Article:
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Using basketball, Wichitan starts nonprofit to mentor youths

  • The Wichita Eagle
  • Published Sunday, June 15, 2014, at 10 p.m.
  • Updated Wednesday, July 9, 2014, at 6:20 p.m.


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The Pickup Game (PUG) is a nonprofit, youth basketball program founded by lifelong Wichita resident Jordan Harris.

Harris wants to use basketball as a vehicle to mentor area youth with counseling, field trips and seminars on applying to college and planning careers. The Pickup Game opens its doors July 7 at Champion Church Gym on North Oliver.

For more information, contact Jordan Harris at thepugwichita@gmail.com.

Jordan Harris has lived in Wichita all his life.

He has played basketball since he was 5, and for most of his life, Harris had both his parents and his uncle to mentor him, a luxury most of his other friends did not have growing up.

Now he plans to spend the rest of his life using the game he loves as a mentor for Wichita’s disadvantaged youths. Harris wants his nonprofit start-up – The Pickup Game, which opens its doors July 7 at Champion Church Gym on North Oliver – to become the premier location for pickup basketball in Wichita.

Basketball, Harris said, will be a vehicle to mentor kids, with weekly guest speakers, field trips and seminars on personal finance, applying to college and career development. He’ll also teach them about the dangers of bullying and the importance of family.

“We want to bring good people to youth who need more good people in their lives,” said Harris, who graduated from Wichita State University in 2010 with a business degree and plans to give every PUG member a tour of his alma mater.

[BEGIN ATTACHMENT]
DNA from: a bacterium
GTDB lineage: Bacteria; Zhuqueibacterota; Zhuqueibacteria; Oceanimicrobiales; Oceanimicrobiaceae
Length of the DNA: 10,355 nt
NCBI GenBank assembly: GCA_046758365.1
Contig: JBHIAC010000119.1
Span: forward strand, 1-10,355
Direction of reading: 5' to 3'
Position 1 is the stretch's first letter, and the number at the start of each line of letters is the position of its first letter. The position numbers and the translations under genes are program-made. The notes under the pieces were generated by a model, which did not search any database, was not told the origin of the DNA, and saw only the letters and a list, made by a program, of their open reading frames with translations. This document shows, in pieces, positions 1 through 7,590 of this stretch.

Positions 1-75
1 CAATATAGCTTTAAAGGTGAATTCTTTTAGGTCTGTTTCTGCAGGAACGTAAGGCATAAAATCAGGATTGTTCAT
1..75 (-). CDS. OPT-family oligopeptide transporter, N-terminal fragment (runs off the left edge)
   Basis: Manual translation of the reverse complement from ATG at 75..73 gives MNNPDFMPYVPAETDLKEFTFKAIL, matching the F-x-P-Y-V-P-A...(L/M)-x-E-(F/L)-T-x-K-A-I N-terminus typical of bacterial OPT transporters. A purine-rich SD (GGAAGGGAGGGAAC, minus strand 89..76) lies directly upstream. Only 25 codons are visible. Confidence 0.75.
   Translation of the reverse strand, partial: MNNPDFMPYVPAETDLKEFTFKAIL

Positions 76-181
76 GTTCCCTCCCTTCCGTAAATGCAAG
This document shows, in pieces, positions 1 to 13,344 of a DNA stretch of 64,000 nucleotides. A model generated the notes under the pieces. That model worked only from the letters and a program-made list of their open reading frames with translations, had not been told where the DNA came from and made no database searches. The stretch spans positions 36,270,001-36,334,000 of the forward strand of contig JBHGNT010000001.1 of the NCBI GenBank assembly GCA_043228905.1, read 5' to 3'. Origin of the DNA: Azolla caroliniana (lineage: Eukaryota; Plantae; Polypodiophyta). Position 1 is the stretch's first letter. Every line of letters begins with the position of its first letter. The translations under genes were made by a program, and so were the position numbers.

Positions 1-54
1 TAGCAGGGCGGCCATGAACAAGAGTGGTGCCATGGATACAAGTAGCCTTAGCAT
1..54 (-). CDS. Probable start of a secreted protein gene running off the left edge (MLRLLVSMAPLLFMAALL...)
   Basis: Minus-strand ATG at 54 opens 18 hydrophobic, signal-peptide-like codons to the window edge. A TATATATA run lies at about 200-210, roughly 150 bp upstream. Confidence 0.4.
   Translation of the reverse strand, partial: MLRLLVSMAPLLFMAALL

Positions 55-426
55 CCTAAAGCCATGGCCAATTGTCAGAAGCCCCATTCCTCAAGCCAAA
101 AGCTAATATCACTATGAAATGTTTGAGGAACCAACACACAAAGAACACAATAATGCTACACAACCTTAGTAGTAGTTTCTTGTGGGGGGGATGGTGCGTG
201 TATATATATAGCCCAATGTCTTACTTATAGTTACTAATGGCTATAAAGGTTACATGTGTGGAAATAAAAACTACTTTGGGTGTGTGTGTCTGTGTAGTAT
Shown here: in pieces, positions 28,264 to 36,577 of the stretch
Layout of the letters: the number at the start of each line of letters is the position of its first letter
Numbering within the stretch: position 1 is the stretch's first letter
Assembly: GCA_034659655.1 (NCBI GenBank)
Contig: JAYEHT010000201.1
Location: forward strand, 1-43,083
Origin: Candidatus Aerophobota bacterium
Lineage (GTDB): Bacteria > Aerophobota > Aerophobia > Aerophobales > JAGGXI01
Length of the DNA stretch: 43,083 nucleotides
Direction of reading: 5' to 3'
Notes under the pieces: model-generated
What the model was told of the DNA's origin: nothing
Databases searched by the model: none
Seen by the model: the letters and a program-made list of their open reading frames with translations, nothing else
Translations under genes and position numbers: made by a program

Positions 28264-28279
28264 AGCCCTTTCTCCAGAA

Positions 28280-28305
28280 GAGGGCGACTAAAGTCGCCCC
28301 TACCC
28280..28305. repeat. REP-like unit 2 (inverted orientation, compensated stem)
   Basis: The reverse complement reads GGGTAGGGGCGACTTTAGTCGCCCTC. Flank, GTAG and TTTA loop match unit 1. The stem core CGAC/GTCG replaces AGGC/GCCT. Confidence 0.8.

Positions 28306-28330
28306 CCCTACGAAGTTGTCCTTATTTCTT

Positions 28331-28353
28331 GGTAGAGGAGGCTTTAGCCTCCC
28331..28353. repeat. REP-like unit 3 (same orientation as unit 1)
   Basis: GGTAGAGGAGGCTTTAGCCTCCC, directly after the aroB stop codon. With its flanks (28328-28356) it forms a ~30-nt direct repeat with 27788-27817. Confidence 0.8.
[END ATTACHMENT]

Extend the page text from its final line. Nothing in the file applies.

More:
“PUG is not just about a game plan for basketball, it’s about creating a game plan for life,” he said.

Jeffrey Enlow, a pastor at Bibleway Community of Faith and owner of E-Lite Tours and Charter, said PUG will be a great alternative for area youths.

“There’s a great need in the area, with many young people to reach out to,” said Enlow, who coached Harris’ wife, Marissa, in high school track and field and met Harris through her. “It’s great for kids who can’t afford something like the Y.”

Jordan Harris has the education and the sincerity to serve as examples for children, Enlow said.

“Jordan is very innovative, and he has tremendous vision,” Enlow said. “You only go into nonprofits to serve people.”

Basketball legacy

Basketball is in Harris’ blood.

He followed three of his cousins and his brother Lance onto the Southeast High School team. His father, Leon, a former basketball star at East Central University in Oklahoma, coached his sons and their Biddy Basketball team of less experienced kids “no other coach wanted” to consecutive division championships, Jordan Harris said.

“He taught us that if we weren’t faster than another player, we could beat him with intelligence,” said Lance Harris, who played point guard for WSU before graduating in 2008. “He taught us to engage our minds and win through effort. He taught us to think ‘I may not outrun you. I may not shoot better than you, but I will outwork you.’ ”

Jordan Harris, 27, said that when his dad coached, the game did not end at the buzzer.

“The game would end after the car drive home, where he’d tell us everything that went wrong and what we could have done better,” Jordan Harris said. “ ‘If you give up on basketball,’ he used to say, ‘you give up on life.’ ”

Those lessons from his dad ended nine years ago. Jordan Harris was in his basement playing video games with his friend when his dad called down to him.

“You coming to practice with me?” he asked.

Jordan Harris was a regular at the Peabody High School basketball team’s practices, where his dad coached. That day, Jordan Harris was playing not basketball but a football video game. He decided not to go with his dad.

There were nine players at practice. They needed 10 to scrimmage. For many years afterward, Harris said, he wished he would have gone to practice that day. He wished he had been the 10th player.